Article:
Is Podcasting Right for my Business?

Posted on Friday, June 4th, 2010 by Print This Post Print This Post

Categories - Featured, Social Media

If you identify yourself as one of the 27 million Americans who listened to at least one podcast in the last month, then you have caught on to the joys of streaming, audio knowledge. A silent revolution, overshadowed in part by social media, podcasts have dramatically impacted the way we acquire information on a daily basis. They have enabled us to have virtual conversations with the editors of The Economist on world politics, discuss psychology with the writers of Scientific America and keep up to date on the latest online marketing news with This Week In Google. The best part? We get to have these discussions while brushing our teeth, taking a jog or driving to work. Podcasts have become an ideal form of acquiring information in an age when newspapers seem archaic and the majority of us don’t have the time to sit down to have breakfast. They are efficient, free and informational. As subscribers, podcasts are convenient, but as marketers they present us with the opportunity to speak directly to an engaged, curious audience that has self-identified themselves as interested in what we have to say. What is podcasting exactly and how can it be used for marketing?   Podcasts resulted from the proliferation of social media and the iPod, and the relatively low costs of creating audio content. As Annalee Newitz wrote back in 2005 for Wired magazine, the podcast, “is the bastard offspring of the blog and the Apple MP3 player. It combines the hyperactive talkiness of blogs and the hipness of iPods into something utterly new: the podcast.” Back in 2005 podcasts were primarily used by tech geeks, looking for a cheap means of broadcasting their opinions. Today, several leading corporations, such as American Airlines, Disney, McDonalds and the New York Times, have caught on to the power of the podcast, producing their own original content. Other companies, like Whirlpool and Georgia-Pacific Corps., have begun sponsoring podcasts directed towards their targeted demographics. These marketers have figured out how to leverage podcasting as a marketing tool. Here are a couple of ways they are achieving this:  
  • Invitation Marketing – The basic theory behind online marketing is that customers invite you into their space, rather having you invade it with traditional forms of analogue marketing. Podcasts follow this same principle. Listeners invite you to share with them your company’s message and, in doing so, they identify themselves as pre-qualified leads, generating higher conversion rates and saving time and money.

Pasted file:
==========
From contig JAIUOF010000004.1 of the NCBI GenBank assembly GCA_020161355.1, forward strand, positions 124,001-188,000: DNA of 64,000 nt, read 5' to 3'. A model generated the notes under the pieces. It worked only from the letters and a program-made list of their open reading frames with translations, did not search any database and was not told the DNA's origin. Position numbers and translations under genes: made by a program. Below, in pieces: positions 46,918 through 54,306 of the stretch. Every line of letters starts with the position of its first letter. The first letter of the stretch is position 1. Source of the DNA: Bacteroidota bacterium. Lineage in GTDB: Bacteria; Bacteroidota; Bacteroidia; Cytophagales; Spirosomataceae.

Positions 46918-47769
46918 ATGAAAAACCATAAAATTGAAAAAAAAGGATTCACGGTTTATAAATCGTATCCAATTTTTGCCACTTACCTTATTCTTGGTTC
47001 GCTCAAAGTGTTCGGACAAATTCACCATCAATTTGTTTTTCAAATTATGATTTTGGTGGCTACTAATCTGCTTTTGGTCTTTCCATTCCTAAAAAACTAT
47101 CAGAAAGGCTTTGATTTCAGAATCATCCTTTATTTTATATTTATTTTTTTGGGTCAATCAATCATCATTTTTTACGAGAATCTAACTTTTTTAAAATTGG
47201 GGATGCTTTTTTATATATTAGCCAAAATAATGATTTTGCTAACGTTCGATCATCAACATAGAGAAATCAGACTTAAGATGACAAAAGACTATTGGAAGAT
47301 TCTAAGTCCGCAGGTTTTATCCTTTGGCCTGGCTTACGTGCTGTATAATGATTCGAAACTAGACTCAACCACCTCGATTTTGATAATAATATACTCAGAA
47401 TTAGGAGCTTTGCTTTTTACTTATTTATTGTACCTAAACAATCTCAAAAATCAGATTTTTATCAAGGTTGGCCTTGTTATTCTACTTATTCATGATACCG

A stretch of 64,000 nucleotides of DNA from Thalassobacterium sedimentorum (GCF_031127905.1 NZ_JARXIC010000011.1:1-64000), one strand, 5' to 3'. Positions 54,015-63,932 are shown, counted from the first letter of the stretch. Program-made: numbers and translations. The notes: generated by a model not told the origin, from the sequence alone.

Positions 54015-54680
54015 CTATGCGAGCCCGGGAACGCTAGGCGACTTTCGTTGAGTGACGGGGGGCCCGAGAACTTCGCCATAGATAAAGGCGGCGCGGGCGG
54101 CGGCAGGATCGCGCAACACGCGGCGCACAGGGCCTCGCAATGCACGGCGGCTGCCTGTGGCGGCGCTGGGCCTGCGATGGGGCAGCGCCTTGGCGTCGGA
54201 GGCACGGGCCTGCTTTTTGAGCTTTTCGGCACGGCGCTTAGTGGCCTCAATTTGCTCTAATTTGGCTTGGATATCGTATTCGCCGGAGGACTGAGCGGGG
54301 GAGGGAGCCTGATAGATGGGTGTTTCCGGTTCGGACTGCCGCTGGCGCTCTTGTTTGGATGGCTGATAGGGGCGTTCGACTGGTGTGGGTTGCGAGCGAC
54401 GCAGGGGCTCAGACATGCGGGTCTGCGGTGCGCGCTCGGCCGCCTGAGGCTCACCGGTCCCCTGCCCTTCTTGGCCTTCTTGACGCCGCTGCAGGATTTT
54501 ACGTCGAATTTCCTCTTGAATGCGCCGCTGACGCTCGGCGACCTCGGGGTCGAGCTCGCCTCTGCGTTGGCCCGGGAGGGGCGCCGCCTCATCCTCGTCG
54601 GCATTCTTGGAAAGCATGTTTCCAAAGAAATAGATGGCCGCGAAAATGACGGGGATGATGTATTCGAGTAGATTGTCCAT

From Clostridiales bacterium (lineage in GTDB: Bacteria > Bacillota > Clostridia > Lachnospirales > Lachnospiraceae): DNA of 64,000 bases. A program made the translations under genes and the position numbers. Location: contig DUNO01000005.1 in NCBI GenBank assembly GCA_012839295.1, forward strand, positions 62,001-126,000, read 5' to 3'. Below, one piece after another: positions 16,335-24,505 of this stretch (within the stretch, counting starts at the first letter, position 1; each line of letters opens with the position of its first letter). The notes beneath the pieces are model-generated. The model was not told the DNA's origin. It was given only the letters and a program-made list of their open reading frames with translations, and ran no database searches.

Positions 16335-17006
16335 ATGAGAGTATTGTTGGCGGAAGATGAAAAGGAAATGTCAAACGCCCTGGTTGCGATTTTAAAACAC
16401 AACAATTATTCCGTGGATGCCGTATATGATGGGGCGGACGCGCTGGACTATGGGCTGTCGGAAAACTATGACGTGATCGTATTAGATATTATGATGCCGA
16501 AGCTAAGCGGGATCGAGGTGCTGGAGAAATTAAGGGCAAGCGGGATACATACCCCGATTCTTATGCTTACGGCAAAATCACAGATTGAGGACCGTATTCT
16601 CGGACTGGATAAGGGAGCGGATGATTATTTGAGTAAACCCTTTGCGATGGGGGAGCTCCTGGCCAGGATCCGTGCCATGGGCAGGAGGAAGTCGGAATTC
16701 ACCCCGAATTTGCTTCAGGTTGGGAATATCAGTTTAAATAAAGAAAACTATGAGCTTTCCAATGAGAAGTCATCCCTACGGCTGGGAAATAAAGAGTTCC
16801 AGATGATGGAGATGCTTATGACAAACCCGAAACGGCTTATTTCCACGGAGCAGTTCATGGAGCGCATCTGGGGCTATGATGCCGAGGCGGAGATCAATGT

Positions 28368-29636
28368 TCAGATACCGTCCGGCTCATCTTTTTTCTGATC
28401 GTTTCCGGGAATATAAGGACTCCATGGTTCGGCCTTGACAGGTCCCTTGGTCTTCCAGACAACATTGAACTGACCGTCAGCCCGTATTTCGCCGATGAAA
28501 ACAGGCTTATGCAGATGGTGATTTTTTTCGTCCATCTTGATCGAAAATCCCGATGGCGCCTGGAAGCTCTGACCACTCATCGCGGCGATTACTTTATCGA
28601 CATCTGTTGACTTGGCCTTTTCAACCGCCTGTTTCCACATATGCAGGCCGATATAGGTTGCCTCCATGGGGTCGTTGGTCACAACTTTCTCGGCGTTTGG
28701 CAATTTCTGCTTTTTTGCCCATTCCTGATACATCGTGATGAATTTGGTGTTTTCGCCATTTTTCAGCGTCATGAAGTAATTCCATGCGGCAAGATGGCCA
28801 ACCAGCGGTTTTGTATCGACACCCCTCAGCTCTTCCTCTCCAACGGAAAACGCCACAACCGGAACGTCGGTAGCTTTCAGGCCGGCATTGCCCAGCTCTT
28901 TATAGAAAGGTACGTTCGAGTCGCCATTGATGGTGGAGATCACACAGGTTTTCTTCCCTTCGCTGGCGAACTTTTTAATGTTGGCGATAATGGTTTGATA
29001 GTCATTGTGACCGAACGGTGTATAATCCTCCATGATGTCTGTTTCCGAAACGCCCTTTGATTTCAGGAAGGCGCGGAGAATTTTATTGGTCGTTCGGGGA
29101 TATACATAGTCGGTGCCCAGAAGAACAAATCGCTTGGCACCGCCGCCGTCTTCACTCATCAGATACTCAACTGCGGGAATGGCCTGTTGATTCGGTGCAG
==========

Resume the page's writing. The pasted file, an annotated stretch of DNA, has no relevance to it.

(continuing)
• Building a Relationship – One of the benefits of podcasting is that the listeners tend to keep coming back. Because listeners can choose to subscribe to your podcast, they act  like regular customers who come into your shop for a quick chat. Good podcasts take this relationship seriously and ask their listeners for feedback on what they enjoy about the podcast and what they want to hear more or less of.
   
  • Brand Building – Brand building has become a more nuanced practice since the advent of online marketing. Rather than relying on ad layouts and witty creative, online marketers now have to strategically position themselves as industry thought leaders. Podcasting present an opportunity, in conjunction with blogging and social media, to position your brand as progressive and an authority in your industry.
 
  • Public Relations- While it shouldn’t be the only thing companies use podcasts for, they are a great way to report important developments and allow marketers to include audio interviews and commentary.
What do you need to know?   Creating a podcast can be as complicated or as simple as you want to make it. The basics are very basic, but there is a whole world of jargon and advice on how to properly produce a podcast. Here’s the foundation of what you need to know in terms of the technology: